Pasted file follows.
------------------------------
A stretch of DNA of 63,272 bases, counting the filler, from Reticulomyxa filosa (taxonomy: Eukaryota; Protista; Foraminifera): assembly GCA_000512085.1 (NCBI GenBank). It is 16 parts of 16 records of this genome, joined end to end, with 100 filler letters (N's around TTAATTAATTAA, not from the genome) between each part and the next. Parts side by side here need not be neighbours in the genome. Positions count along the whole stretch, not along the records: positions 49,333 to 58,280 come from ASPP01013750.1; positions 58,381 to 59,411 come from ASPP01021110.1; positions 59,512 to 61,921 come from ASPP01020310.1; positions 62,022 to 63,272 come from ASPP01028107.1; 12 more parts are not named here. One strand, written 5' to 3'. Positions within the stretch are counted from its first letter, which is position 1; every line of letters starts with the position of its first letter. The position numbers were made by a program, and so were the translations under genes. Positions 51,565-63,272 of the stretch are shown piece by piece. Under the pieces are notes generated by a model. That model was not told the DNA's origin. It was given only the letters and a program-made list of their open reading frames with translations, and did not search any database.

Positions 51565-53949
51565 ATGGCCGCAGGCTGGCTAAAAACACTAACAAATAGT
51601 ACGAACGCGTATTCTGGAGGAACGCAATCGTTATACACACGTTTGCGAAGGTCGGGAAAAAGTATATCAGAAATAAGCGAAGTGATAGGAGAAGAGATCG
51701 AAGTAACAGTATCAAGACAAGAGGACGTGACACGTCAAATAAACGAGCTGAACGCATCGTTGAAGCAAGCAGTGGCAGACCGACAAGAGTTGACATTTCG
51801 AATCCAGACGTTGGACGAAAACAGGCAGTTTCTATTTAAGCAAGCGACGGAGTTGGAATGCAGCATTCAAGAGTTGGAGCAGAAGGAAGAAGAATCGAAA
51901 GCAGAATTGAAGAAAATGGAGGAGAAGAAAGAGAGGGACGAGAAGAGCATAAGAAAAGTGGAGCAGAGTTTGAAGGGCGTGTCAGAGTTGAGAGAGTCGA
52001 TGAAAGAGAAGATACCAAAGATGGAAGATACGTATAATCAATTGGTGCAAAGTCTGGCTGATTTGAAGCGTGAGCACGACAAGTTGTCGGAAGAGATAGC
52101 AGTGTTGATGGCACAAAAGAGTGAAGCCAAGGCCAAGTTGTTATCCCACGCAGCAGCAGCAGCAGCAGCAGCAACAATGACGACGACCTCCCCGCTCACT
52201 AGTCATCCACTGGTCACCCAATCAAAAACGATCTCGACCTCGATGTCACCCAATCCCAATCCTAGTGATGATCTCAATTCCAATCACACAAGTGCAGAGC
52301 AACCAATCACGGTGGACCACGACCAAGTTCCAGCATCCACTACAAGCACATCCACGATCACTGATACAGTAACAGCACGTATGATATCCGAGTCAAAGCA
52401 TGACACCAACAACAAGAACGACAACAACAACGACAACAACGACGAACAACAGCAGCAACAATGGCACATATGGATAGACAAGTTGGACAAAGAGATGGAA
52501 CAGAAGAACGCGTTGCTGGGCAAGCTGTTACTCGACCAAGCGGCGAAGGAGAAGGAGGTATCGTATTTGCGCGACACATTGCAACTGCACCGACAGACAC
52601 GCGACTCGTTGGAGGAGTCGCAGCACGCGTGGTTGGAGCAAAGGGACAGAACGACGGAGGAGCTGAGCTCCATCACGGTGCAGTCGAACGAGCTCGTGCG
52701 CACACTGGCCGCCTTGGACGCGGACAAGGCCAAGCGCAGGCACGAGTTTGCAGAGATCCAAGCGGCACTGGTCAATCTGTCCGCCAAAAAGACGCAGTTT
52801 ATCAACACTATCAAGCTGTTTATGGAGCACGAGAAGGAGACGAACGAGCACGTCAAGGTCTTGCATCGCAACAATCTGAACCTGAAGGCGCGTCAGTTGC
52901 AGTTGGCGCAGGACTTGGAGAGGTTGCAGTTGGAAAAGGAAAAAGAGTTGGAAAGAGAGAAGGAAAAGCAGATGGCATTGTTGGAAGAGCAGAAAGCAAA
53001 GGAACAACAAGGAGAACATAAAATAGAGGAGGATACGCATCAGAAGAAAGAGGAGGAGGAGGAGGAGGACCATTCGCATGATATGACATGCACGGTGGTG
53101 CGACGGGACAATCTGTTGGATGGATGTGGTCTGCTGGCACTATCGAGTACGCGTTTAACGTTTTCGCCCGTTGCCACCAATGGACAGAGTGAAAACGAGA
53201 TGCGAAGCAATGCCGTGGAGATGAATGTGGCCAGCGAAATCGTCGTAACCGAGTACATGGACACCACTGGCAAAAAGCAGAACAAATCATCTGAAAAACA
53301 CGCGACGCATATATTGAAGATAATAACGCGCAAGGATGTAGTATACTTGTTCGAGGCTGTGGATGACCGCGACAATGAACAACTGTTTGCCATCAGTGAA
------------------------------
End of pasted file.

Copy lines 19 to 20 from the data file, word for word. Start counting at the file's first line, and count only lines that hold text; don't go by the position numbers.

53101 CGACGGGACAATCTGTTGGATGGATGTGGTCTGCTGGCACTATCGAGTACGCGTTTAACGTTTTCGCCCGTTGCCACCAATGGACAGAGTGAAAACGAGA
53201 TGCGAAGCAATGCCGTGGAGATGAATGTGGCCAGCGAAATCGTCGTAACCGAGTACATGGACACCACTGGCAAAAAGCAGAACAAATCATCTGAAAAACA